Trauma researchers agree that experiencing childhood trauma can have a significant negative impact throughout life.
There are many types of trauma that can interfere with the optimal development of a child, including:
- prenatal abuse: perhaps due to a mother’s addiction to substances including heroin, cocaine, alcohol and medications; physical injuries; or emotional instability.
- After birth, trauma can take many forms and have many causes – eg separation of parents, lack of stimulation, injuries, and all forms of child abuse.
Unfortunately, the amount of research indicating that childhood trauma leads to serious lifetime implications, is disturbing. As a result of traumatic experiences, a significant proportion of the population develops psychopathology in some form.
The Impact of Childhood Trauma
Neglect appears to be the most pervasive and persistent form of trauma, when considering lifetime implications. This is because neglect affects every aspect of the developing neurological system, with the lack of stimulation resulting in a smaller brain size and weaker neural networks.
In fact, trauma significantly impacts on the entire physiology of the brain. Some parts that relate to survival, for example, are over-developed.
Consequently, the focus is shifted away from other key areas of the brain that are required for new learning and exploration of the world. Anything other than survival can seem unimportant and even irrelevant.
Because of the brain’s emphasis on survival functions, which bypass thoughtful mental processing, we do not do well trying to heal from childhood trauma on our own. Recovery from childhood trauma usually requires outside assistance.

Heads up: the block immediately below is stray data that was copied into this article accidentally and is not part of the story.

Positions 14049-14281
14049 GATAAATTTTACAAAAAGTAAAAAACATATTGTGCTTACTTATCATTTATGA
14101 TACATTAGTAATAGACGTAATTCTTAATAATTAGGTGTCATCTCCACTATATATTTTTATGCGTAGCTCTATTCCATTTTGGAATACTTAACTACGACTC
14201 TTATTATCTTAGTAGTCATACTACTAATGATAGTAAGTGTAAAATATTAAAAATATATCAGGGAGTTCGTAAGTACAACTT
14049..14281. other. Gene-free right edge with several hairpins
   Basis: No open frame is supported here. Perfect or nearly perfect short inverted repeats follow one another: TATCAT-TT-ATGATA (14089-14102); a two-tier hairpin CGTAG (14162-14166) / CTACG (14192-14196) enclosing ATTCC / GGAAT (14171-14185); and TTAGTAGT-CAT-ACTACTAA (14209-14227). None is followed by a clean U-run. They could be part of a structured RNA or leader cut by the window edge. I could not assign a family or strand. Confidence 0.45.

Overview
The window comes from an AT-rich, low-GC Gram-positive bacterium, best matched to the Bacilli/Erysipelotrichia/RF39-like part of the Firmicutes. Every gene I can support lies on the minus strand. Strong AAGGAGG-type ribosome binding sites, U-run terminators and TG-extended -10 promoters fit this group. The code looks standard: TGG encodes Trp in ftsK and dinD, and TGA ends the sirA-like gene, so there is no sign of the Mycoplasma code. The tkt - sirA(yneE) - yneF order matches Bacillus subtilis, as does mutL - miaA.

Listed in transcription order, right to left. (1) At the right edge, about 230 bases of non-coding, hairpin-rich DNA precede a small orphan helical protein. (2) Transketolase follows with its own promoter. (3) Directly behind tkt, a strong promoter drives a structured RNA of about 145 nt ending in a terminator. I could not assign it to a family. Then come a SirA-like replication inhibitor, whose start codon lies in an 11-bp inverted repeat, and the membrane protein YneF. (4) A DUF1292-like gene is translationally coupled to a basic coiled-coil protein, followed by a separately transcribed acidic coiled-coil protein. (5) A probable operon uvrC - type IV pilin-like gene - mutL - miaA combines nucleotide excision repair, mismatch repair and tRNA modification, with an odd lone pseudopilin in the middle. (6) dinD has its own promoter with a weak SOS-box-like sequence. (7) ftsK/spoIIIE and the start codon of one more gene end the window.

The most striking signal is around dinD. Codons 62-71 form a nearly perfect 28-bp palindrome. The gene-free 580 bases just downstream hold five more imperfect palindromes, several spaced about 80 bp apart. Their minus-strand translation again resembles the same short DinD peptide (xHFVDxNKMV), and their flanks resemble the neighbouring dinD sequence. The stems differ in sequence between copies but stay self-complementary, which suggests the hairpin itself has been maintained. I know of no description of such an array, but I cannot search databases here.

Overcoming Childhood Trauma
Trauma therapy can help the brain reconstruct the way it absorbs and processes information, to override the emphasis on survival mode.
New inner models need to be developed to allow the traumatised brain to function successfully in the world. Unfortunately, without outside help a brain that has been traumatized easily misconstrues sensory information, and by continuing in this survival mode, the traumatized brain is not likely to develop a new way of thinking and processing information on its own.
If you would like to know more about the impact of childhood trauma, or you or any member of your family seems to be blocked from reaching their potential and developing a positive sense of wellbeing, please ring to make an appointment to see me.
Author: Dr Jan Philamon, PhD, BA (Hons) Psychology, C Teach, JP (Qual) Qld, MAPS.
As a registered teacher and psychologist, Dr Jan Philamon has a wealth of experience with children, however she enjoys helping individuals and couples at any stage of life. Jan aims to help people to be the best they can be and find success: improved wellbeing, gaining a sense of empowerment that allows them to actively problem solve and manage obstacles constructively, as well as positively plan and achieve their personal and career goals.
To make an appointment try Online Booking. Alternatively, you can call M1 Psychology Brisbane on (07) 3067 9129